The collection is physically arranged first by collection type (transparencies and negatives) and then in photo numeric order.
Biographical / Historical:
Born in 1878 in Wilmington, Ohio, Carl E. Moon (originally spelled Karl) took up photography after serving with the Ohio National Guard. He moved to Albuquerque, N.M. in 1903 and opened a photograph studio where he began photographing American Indians in the U.S. southwest region. After publishing and exhibiting many of his photographs nationally, he was commissioned by the Fred Harvey Company in 1907 to take photographs of American Indian communities in the southwest. The Fred Harvey Company was founded by Frederick Henry Harvey and consisted of a chain of successful gift shops, restaurants, and hotels know as Harvey Houses. Moon photographed individuals in his El Tovar Studio in the Grand Canyon, Ariz. and also traveled to communities in the region including A:shiwi (Zuni), Diné (Navajo), Hopi, and Laguna Pueblo, among many others. The Fred Harvey Company used these photographs in their postcards, brochures, and publications for the tourist industry. The Fred Harvey Company also partnered with the Sante Fe Railroad to help generate tourism to the southwest region and Moon became the official photographer for the railroad. Moon also took up drawing and painting and studied with American painter Thomas Moran. Moon stayed with the Fred Harvey Company until 1914.

After Moon left the Fred Harvey Company, he opened a studio in Pasadena, California and continued his career as a photographer and painter. During this period, Moon painted and donated 26 works depicting Southwest American Indians to the Smithsonian Institution (now in the Smithsonian American Art Museum's collection). He also sold 24 oil paintings and 293 photographic prints to Henry E. Huntington that are now part of the Huntington Library in San Marino California. With his wife Grace Purdie Moon, he also produced and illustrated children's books of collected Native American stories and legends. Moon died in San Francisco, Calif. in 1948.
Related Materials:
The Huntington Library in San Marino California holds a large collection of Carl Moon works, including oil paintings and photographic prints. The University of Arizona Libraries, Special Collections also holds photographs shot by Carl Moon and the Smithsonian American Art Museum holds 26 Carl Moon paintings.
Separated Materials:
Two nitrate negatives are stored at an offsite storage facility.
Provenance:
Donated to the Museum of the American Indian by the Fred Harvey Company in 1963.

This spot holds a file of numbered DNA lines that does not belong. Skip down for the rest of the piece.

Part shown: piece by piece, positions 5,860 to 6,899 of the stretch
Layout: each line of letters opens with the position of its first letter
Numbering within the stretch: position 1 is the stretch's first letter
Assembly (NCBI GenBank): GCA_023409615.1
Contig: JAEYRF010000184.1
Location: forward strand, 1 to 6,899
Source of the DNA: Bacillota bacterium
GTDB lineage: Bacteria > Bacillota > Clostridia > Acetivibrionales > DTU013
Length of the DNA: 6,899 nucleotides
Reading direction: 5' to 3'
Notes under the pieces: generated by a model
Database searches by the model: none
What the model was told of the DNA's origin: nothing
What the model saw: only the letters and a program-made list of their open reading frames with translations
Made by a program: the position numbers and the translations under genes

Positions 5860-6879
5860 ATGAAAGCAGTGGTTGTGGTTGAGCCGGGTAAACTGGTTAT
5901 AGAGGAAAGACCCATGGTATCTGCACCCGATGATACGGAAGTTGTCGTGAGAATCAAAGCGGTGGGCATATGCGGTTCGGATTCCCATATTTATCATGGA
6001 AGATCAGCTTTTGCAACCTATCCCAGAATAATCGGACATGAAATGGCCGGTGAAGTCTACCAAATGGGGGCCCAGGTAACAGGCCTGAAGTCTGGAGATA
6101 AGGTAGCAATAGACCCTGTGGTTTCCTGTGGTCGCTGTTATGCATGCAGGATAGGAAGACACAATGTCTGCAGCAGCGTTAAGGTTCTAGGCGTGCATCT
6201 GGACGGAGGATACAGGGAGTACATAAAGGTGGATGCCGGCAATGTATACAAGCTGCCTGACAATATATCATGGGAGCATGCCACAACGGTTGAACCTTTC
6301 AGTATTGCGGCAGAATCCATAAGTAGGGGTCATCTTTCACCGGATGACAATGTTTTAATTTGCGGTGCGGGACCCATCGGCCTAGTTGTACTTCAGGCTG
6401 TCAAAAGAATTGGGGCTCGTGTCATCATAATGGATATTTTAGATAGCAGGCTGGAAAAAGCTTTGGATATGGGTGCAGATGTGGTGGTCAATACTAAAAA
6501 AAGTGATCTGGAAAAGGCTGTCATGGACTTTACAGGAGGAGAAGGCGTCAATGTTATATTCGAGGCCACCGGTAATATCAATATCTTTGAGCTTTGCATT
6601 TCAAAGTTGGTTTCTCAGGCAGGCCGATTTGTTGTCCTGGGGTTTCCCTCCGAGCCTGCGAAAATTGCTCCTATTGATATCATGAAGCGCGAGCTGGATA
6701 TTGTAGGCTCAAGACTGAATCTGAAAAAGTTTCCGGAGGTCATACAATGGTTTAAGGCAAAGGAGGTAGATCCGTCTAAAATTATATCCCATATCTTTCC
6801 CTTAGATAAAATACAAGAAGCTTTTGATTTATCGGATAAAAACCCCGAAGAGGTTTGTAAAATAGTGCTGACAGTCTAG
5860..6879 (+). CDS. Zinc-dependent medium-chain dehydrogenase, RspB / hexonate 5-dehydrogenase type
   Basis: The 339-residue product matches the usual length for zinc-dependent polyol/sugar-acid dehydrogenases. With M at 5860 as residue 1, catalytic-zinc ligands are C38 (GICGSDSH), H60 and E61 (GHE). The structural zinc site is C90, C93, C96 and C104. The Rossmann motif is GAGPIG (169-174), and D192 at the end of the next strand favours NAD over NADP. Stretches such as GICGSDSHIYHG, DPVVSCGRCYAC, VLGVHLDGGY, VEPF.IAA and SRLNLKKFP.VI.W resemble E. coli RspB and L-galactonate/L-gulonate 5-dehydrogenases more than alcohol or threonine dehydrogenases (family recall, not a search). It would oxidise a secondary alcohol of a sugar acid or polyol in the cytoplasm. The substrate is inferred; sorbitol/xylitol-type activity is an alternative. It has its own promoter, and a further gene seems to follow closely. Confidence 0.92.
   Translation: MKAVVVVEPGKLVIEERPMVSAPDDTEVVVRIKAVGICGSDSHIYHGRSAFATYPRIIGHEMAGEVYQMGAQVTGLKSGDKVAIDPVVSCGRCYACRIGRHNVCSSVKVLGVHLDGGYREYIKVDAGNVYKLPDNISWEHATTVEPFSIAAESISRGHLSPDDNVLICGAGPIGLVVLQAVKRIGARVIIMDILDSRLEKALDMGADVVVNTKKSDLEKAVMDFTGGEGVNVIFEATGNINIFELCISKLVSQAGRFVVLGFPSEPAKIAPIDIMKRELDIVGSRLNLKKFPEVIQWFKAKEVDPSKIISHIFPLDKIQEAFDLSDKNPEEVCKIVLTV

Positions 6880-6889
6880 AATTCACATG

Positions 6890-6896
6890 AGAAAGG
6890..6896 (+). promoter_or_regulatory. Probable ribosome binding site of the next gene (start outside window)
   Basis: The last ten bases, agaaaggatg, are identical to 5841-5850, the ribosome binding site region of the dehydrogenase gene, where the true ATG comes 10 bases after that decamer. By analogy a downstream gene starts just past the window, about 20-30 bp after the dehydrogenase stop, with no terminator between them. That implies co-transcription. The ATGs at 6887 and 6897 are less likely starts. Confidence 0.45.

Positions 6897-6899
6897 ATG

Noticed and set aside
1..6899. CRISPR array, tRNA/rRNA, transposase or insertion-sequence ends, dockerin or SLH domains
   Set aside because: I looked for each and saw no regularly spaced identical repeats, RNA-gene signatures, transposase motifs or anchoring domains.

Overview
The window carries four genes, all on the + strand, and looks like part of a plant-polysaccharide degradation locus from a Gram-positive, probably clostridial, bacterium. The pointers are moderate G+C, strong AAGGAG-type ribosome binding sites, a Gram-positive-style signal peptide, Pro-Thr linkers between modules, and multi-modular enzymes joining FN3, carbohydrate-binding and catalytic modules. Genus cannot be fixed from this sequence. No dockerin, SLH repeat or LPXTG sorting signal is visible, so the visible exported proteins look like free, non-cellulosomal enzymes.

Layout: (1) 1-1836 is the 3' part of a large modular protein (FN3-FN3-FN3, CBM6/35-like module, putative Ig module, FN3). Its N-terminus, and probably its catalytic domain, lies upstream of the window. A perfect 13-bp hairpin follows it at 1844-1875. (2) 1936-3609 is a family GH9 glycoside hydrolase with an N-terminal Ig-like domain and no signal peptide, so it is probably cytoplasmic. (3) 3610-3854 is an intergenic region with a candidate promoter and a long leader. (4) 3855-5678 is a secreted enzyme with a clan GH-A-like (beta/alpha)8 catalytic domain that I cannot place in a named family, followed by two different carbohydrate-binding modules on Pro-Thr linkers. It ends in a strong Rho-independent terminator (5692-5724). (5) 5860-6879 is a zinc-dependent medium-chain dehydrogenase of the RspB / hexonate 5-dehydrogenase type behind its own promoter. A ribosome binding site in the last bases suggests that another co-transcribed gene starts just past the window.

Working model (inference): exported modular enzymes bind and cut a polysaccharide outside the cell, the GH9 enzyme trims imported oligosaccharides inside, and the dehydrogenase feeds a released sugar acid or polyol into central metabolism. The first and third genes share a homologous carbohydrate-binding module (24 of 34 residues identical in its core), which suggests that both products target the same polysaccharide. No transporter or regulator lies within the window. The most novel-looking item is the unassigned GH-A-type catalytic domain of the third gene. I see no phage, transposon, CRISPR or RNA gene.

Restrictions:
Access to NMAI Archive Center collections is by appointment only, Monday - Friday, 9:30 am - 4:30 pm. Please contact the archives to make an appointment (phone: 301-238-1400, email: nmaiarchives@si.edu).
Rights:
Single photocopies may be made for research purposes. Permission to publish or broadcast materials from the collection must be requested from National Museum of the American Indian Archive Center. Please submit a written request to nmaiarchives@si.edu.
Some images restricted: Cultural Sensitivity.
Topic:
Indians of North America -- Arizona  Search this
Indians of North America -- New Mexico  Search this
Citation:
Identification of specific item; Date (if known); Fred Harvey Company collection of Carl Moon Southwest photographs, Box and Photo Number; National Museum of the American Indian Archive Center, Smithsonian Institution.
Identifier:
NMAI.AC.090
See more items in:
Fred Harvey Company collection of Carl Moon Southwest photographs
Archival Repository:
National Museum of the American Indian
EDAN-URL:
ead_collection:sova-nmai-ac-090
Online Media:

Snake River Irrigation Project Photograph Album

Source:
Work and Industry, Division of, NMAH, SI  Search this
Mechanical and Civil Engineering, Division of [former name], NMAH, SI.  Search this
Creator:
Waddington's Antique Auction House (Toronto, Ontario, Canada).  Search this
Former owner:
Mechanical and Civil Engineering, Division of [former name], NMAH, SI.  Search this
Work and Industry, Division of, NMAH, SI  Search this
Extent:
0.15 Cubic feet (1 box)
Container:
Box 1
Type:
Collection descriptions
Archival materials
Photographs
Place:
Snake River
Arizona
Date:
1912
Scope and Contents note:
A photograph album documenting an irrigation project on the Snake River in Arizona, precise location unknown. The images depict a dam, construction camp, excavation, ferries, cranes, pumping stations, canals and personnel.
Arrangement:
1 series.
Provenance:
Collection purchased at Waddington's.,189 Queen Street East, Toronto, Ontario, Canada.
Restrictions: